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					The Relational Data Model
Tables Schemas Conversion from E/R to Relations
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A Relation is a Table
Attributes (column headers) Tuples (rows)

name manf Winterbrew Pete’s Bud Lite Anheuser-Busch Beers

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Schemas
Relation schema = relation name + attributes, in order (+ types of attributes).
 Example: Beers(name, manf) or Beers(name: string, manf: string)

Database = collection of relations. Database schema = set of all relation schemas in the database.
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Why Relations?
Very simple model. Often matches how we think about data. Abstract model that underlies SQL, the most important database language today.
 But SQL uses bags, while the relational model is a set-based model.
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From E/R Diagrams to Relations
Entity sets become relations with the same set of attributes. Relationships become relations whose attributes are only:
 The keys of the connected entity sets.  Attributes of the relationship itself.

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Entity Set -> Relation
name manf

Beers

Relation: Beers(name, manf)
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Relationship -> Relation
name addr Likes name Beers manf husband Drinkers 1 2

Buddies

Favorite wife
Likes(drinker, beer) Favorite(drinker, beer) Buddies(name1, name2)

Married

Married(husband, wife)
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Combining Relations
It is OK to combine the relation for an entity-set E with the relation R for a many-one relationship from E to another entity set. Example: Drinkers(name, addr) and Favorite(drinker, beer) combine to make Drinker1(name, addr, favBeer).
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Risk with Many-Many Relationships
Combining Drinkers with Likes would be a mistake. It leads to redundancy, as:
name addr beer Sally 123 Maple Bud Sally 123 Maple Miller

Redundancy
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Handling Weak Entity Sets
Relation for a weak entity set must include attributes for its complete key (including those belonging to other entity sets), as well as its own, nonkey attributes. A supporting (double-diamond) relationship is redundant and yields no relation.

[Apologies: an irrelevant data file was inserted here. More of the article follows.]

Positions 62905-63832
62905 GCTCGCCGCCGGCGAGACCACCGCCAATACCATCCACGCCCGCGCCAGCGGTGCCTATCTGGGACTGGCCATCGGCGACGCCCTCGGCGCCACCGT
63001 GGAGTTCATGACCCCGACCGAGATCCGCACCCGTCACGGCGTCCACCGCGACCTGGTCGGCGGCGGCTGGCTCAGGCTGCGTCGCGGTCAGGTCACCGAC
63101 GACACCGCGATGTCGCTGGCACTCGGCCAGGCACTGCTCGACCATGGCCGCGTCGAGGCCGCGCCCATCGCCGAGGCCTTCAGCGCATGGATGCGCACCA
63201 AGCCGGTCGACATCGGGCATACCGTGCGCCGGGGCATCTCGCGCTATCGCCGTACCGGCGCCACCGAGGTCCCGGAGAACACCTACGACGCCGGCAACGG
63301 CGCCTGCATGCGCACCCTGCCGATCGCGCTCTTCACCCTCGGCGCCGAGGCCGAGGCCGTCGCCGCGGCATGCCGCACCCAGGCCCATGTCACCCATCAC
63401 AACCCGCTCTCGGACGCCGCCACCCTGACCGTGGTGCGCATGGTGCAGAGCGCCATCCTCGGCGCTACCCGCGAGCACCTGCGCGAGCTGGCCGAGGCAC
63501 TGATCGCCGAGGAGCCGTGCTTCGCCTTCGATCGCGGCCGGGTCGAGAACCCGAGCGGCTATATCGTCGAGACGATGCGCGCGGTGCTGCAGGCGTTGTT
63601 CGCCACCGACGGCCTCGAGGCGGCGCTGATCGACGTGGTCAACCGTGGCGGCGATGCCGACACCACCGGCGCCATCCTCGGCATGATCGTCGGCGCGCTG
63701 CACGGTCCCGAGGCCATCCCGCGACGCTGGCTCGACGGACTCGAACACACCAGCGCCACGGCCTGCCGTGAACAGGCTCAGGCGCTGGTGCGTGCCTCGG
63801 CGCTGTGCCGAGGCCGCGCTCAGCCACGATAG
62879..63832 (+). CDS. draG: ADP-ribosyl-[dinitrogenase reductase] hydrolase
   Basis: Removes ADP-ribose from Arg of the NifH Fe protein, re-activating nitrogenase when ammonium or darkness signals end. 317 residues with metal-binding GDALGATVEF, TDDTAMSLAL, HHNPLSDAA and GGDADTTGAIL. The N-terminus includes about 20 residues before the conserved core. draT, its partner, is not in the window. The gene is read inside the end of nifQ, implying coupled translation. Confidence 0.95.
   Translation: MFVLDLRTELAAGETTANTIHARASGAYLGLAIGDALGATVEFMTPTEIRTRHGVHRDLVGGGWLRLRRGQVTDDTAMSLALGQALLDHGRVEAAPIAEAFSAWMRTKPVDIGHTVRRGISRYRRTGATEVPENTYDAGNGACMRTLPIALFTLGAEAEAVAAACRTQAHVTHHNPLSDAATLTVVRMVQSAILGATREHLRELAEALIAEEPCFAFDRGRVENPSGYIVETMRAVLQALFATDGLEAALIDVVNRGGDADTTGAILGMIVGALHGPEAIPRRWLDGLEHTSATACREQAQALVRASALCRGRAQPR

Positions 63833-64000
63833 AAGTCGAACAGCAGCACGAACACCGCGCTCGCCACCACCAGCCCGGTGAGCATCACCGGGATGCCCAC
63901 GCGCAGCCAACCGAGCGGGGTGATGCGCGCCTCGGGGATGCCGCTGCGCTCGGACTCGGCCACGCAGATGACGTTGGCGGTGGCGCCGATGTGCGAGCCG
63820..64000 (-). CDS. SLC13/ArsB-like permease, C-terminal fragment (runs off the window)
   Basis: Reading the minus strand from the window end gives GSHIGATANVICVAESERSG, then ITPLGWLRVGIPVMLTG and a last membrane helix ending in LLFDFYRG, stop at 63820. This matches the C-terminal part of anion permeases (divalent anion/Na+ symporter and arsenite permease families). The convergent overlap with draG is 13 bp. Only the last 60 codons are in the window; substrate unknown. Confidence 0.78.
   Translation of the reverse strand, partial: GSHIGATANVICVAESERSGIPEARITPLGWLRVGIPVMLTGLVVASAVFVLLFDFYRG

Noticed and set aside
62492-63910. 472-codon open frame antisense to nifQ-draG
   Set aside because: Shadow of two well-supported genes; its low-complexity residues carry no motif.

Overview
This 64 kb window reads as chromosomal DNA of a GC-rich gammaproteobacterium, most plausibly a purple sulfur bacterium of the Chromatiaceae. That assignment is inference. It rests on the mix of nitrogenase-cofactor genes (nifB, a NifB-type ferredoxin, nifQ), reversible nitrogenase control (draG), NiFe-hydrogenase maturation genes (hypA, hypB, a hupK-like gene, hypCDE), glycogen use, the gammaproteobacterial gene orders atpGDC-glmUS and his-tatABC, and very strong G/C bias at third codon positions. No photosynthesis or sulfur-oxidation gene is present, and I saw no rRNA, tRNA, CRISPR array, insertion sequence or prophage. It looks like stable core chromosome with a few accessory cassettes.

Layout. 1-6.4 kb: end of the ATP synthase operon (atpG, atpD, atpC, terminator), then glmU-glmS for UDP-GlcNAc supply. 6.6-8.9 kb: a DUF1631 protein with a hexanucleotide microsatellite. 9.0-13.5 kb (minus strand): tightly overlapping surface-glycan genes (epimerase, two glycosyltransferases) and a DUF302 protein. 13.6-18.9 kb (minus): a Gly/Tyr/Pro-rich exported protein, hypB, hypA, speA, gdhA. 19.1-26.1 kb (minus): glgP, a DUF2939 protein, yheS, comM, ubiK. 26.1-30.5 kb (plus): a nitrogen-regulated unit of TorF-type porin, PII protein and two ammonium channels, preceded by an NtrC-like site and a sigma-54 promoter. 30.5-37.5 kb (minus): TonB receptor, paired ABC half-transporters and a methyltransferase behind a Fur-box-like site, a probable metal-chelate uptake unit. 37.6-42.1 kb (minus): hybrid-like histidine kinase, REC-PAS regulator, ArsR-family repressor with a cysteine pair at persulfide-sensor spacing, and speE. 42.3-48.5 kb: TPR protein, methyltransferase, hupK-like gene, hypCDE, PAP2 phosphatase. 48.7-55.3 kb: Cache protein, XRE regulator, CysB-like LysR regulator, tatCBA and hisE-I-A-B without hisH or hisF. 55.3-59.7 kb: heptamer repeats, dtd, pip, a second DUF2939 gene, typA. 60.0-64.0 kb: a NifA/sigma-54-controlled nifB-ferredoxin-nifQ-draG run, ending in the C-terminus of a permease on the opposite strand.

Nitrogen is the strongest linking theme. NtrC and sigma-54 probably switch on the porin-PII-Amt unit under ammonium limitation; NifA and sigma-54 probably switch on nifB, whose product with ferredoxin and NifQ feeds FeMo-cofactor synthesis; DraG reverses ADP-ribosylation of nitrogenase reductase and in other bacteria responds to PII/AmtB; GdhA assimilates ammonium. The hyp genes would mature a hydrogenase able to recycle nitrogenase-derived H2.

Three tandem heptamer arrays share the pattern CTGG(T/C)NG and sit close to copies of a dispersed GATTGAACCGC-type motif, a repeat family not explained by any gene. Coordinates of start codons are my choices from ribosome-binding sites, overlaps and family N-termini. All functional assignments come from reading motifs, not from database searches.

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Example
name
time Logins At

name
Hosts

Hosts(hostName) Logins(loginName, hostName, time) At(loginName, hostName, hostName2) At becomes part of Logins Must be the same
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Entity Sets With Subclasses
 Three approaches:
1. Object-oriented : each entity belongs to exactly
one class; create a relation for each class, with all its attributes. 2. Use nulls : create one relation; entities have null in attributes that don’t belong to them. 3. E/R style : create one relation for each subclass, with only the key attribute(s) and attributes attached to that E.S.; entity represented in all relations to whose subclass/E.S. it belongs.
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Example
name Beers manf

isa color Ales

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Object-Oriented
name manf Bud Anheuser-Busch Beers name manf Summerbrew Pete’s Ales color dark

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E/R Style
name manf Bud Anheuser-Busch Summerbrew Pete’s Beers name Summerbrew color dark Ales

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Using Nulls
name Bud Summerbrew manf Anheuser-Busch Pete’s Beers color NULL dark

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Comparisons
O-O approach good for queries like “find the color of ales made by Pete’s.”
 Just look in Ales relation.

E/R approach good for queries like “find all beers (including ales) made by Pete’s.”
 Just look in Beers relation.

Using nulls saves space unless there are lots of attributes that are usually null.
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posted:6/3/2008
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pages:17
sachin singh sachin singh
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